Wind blows day and night most of the time, but when a continental high forms in the winter the wind drops and all of Europe sits under leaden skies with gentle freezing breezes barely stirring the subsidy-milkers’… sorry, wind turbines’ sails. The UK uses the most energy in the winter, energy in all its forms. Cars are driven more, central heating is on, lights are needed at four in the afternoon, everything conspires to drive up demand. And for weeks at a time, the proud offshore and onshore ranks of wind turbines provide four-fifths of five eights of very little. Never mind, feel the warmth of those carbon taxes as the fossil fuel plants which keep the UK working are flat out and never mind the CO2. The old, the poor and the sick will pay the Carbon Emissions Tax, they’ve no choice… OK, maybe one other choice. They say hypothermia is a painless way to go.
Which brings us back to the word ‘despatchable’. This is a silly word for something more understandable. The understandable word is ‘reliable’.
There will be an inquiry into the blackout which tripped thousands of people off the Grid and trapped them in trains when the door and windows didn’t open, caused chaos when traffic lights failed, when load-shedding revealed the weakness in our emergency provisions in hospitals. Let’s pretend this will be a genuine inquiry, not one of those ‘no-one to blame, lessons will be learned’ exercises in arse-covering so beloved by the civil service and their docile ministers. What should it say? Here’s one scenario, not the only possible one and maybe not the true one, but it’s plausible.
- The blackout was [allegedly] caused by ramping up wind energy and ramping down conventional generation in order to set new renewable energy records.
- By leaving the Grid exposed to in inherently frequency-aberrant wind power, its resilience was degraded to failure. [Allegedly] asynchronous input from the offshore wind farm meant it had to be closed down. The consequent surge in demand [allegedly] caused a conventional power station to trip offline. The conventional power stations remaining had enough inertia to take up the slack: without that inertia a major cascade failure would have resulted in even more widespread and longer-lasting power cuts. The alternative explanation seems less plausible – a gas plant went offline and tripped the wind farm – but what do I know, I’m not the Secretary of State.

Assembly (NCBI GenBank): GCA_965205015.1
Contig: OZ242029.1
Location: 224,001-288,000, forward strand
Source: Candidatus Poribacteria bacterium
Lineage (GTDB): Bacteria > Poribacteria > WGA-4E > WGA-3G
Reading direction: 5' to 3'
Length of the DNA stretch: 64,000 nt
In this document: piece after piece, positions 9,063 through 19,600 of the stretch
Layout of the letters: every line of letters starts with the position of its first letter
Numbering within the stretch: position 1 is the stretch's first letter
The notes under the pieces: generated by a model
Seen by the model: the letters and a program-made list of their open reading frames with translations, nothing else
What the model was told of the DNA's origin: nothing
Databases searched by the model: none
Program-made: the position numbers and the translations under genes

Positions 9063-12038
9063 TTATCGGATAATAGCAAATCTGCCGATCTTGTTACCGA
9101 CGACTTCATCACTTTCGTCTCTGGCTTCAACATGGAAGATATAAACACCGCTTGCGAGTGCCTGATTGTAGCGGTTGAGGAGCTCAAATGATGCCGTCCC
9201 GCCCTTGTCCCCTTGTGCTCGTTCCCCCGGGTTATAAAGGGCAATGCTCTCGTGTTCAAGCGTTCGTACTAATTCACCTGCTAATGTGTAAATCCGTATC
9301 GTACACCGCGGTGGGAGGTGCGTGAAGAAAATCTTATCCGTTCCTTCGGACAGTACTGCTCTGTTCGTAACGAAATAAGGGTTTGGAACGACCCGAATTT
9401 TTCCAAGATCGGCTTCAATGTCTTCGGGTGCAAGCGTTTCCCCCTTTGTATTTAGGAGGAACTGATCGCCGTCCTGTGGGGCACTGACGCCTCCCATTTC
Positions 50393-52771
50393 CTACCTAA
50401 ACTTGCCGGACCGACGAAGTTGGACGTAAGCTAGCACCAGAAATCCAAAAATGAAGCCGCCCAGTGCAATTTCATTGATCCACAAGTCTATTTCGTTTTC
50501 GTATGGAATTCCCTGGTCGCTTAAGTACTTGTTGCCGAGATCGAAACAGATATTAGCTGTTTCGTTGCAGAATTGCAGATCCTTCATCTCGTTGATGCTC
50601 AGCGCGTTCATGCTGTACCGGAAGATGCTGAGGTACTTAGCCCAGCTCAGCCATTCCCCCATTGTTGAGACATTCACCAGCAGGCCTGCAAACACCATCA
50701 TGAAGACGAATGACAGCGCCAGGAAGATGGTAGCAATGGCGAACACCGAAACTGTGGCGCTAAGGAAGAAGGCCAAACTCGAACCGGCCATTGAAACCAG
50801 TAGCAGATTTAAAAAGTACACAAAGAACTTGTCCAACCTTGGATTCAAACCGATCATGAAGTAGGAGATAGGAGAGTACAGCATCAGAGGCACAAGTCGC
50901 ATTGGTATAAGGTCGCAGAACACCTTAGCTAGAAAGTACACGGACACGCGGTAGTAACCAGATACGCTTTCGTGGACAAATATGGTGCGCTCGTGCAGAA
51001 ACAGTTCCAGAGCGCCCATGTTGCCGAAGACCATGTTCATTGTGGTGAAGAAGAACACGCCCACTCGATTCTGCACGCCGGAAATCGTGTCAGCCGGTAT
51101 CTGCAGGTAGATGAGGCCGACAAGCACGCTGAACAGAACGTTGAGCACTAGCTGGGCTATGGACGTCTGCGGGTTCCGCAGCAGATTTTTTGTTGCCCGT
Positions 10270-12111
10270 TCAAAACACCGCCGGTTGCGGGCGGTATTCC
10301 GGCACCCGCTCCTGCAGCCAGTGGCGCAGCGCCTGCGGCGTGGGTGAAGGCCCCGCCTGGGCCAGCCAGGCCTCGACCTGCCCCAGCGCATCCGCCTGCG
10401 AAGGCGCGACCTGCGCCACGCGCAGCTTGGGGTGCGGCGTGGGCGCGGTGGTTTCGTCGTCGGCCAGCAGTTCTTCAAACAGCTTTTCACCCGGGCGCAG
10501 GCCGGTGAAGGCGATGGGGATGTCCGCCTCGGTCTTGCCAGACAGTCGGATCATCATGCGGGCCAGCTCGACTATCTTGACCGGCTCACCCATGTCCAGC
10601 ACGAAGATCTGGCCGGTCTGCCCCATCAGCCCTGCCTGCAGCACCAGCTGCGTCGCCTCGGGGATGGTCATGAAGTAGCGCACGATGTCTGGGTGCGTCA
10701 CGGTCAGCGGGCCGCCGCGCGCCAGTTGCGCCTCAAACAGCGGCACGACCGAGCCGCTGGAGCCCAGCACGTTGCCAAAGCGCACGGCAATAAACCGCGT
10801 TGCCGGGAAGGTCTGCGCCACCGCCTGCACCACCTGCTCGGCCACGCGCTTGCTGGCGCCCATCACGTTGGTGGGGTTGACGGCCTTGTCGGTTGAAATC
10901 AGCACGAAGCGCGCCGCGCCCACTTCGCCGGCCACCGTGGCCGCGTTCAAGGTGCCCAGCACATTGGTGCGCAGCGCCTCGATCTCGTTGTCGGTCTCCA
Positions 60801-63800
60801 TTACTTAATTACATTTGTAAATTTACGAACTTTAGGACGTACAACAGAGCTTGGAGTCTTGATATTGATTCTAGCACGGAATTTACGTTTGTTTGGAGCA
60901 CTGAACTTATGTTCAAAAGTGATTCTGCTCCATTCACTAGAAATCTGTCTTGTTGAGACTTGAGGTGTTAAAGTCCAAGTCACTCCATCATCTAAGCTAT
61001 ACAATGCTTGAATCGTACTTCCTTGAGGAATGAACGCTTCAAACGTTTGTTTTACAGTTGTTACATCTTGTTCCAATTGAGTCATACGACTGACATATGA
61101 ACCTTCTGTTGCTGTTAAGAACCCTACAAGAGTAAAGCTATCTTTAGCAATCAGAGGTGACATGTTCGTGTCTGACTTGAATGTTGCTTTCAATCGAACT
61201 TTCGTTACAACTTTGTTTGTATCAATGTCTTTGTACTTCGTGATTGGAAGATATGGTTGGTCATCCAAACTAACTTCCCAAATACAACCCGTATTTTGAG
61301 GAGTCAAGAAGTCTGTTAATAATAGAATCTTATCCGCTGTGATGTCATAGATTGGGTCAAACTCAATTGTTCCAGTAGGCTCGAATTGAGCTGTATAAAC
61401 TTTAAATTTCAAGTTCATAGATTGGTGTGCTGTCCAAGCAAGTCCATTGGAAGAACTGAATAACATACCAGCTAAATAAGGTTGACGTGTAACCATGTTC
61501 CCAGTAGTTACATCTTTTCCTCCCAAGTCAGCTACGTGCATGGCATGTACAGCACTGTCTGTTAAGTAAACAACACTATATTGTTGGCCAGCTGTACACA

- The engineers who designed the Grid deserve high praise. In particular, Dinorwig’s emergency backup generation saved the country from a major emergency.
- The plans to de-carbonise the UK power base is criminally reckless. Politicians have a duty of care and, if they’re not careful, they’ll find themselves up in front of the beak.
There is a simple solution.
- Tax the wind and solar farms at the same rate as the carbon tax faced by conventional generation. Gordon Brown’s tax raid on fossil fuel companies will lend this impost a fig-leaf of respectability.
- Renegotiate the contracts under which the renewable energy firms are allowed to export power to the Grid. At present they are privileged, given priority when the wind blows and the sun shines and with no responsibility beyond that. Make them guarantee supplies day and night, wind or calm, sun or cloud. Only grant them Grid access if they agree to provide ‘reliable’ energy.
- Frack. You’ll need the gas for when the “renewable” energy firms go bust.